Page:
History of West Australia/George Braithwaite Phillips



WESTERN Australia contains no better known military figure than that of Colonel Phillips. Associated with the Civil Service in the colony since 1851, he has been actively before the public for nearly the whole of that period. For many years his attention was devoted to his work in the Colonial Secretary's office, and at different times he has performed all the duties attendant on the Colonial Secretaryship, with a seat in the Executive Council. Then he was a most active member of the local volunteers, and held the position of Commandant of the Western Australian Military Forces. He entered the ranks as a private, and rose to the highest appointment in the gift of the military authorities for this colony. Subsequently he took up the duties of Commissioner of Police.

George Braithwaite Phillips HOFWA.jpg
Photo by
Greenham & Evans.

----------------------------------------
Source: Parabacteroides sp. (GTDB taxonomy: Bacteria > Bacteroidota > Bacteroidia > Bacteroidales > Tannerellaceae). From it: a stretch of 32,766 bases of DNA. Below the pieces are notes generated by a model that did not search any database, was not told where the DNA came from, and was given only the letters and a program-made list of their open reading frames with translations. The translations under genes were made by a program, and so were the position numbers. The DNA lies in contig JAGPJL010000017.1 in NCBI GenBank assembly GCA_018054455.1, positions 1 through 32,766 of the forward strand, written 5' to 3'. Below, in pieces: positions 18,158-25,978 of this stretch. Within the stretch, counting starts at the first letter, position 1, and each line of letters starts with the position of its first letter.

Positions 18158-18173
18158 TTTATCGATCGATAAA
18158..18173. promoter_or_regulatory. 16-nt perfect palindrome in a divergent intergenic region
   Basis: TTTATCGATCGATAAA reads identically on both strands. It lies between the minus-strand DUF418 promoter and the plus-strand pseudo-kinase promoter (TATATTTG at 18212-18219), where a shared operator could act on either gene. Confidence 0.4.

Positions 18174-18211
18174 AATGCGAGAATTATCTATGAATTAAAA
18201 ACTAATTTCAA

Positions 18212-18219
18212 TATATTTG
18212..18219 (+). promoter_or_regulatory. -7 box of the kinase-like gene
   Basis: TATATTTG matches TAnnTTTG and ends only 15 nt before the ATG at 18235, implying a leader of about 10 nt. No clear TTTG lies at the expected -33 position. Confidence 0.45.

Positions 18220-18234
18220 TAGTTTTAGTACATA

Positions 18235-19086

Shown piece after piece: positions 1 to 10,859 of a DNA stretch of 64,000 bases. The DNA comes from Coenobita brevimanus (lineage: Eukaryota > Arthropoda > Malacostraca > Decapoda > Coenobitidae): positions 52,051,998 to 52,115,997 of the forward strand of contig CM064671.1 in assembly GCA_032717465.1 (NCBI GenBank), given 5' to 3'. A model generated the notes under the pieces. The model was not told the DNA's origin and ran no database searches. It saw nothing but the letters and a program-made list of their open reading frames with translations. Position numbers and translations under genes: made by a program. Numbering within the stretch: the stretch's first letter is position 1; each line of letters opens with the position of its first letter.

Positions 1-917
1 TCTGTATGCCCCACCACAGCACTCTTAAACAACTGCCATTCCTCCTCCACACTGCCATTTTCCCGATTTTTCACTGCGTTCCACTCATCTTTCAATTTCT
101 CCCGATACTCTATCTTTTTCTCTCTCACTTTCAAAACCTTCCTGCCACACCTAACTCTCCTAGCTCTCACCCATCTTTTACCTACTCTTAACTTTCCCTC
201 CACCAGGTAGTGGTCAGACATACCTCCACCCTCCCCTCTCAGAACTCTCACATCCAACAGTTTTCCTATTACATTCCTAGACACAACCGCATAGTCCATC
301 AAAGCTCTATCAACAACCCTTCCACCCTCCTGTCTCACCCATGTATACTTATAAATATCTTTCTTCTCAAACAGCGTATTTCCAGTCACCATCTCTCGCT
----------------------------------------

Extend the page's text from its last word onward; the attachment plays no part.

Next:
George Braithwaite Phillips was born in Perth in 1836, and is the son of John Randell Phillips, a pioneer of 1831. The latter gentleman came to the colony to take up land, but, subsequently changing his mind, he entered the Public Service. In 1853 the pioneer died; his son, Colonel Phillips, has well maintained the dignity of his name. As a boy, Colonel Phillips was educated at Albany, but leaving a public school at the age of thirteen years he enjoyed the joint tuition of his father and a private tutor. In 1851 he became a clerk, on probation, and without pay, in the Colonial Secretary's Office, Perth, and in March, 1852, he obtained a place on the permanent staff as third clerk. The Public Service was then but a limited affair, and Colonel Phillips has witnessed the growth of the present extensive system. Of a somewhat adventurous dispositon, he was chosen by the Government in 1854 for important work. It had been arranged, when Surveyor Robert Austin started on his exploration of north-west country, that a vessel should be sent to Sharks Bay with stores to meet him when part of his journey was completed. The young clerk in the Colonial Secretary's office was placed in charge of these stores, and though but eighteen years old he proceeded to the place of meeting. After remaining in that then inhospitable locality for several months, instead of, as was expected, a few weeks, vainly waiting for the exploring expedition, he was compelled to return to Perth. The explorers had failed to penetrate the dense thickets and miserable small bush which for many miles surrounded Sharks Bay. At Perth, Colonel Phillips attended to his work, and in 1856 was appointed second clerk in the Colonial Secretary's office. Combined with these duties, he was engaged in the capacity of confidential clerk to Governor Hampton, and was also Assistant District Registrar of Births, Marriages, and Deaths. Then the confidence in which he was held was shown by the Royal Geographical Society in asking him to take the post of second in command of their expedition, equipped to explore the west coast, under F. T. Gregory. He accepted the flattering offer, but the Governor prevailed upon him to resign, and remain at his post in the Public Service. During the next few years he paid close attention to his work, and his reward came in 1865, when he was gazetted acting chief clerk in his office. In the following year he was permanently raised to the office of chief clerk. With this position he was Registrar General, Registrar of Titles, and Registrar of Deeds in Western Australia. From December, 1872, to July, 1873, he was Acting Colonial Secretary, and from July, 1875, to August, 1877, and January, 1878, to January, 1880, he was Acting Colonial Treasurer, with a seat in the Executive Council, the chief official body in the colony. In 1878 he was gazetted a Justice of the Peace, and in 1880 he was permanently appointed Assistant Colonial Secretary, and in the same year, and also in 1883, acted as Colonial Secretary.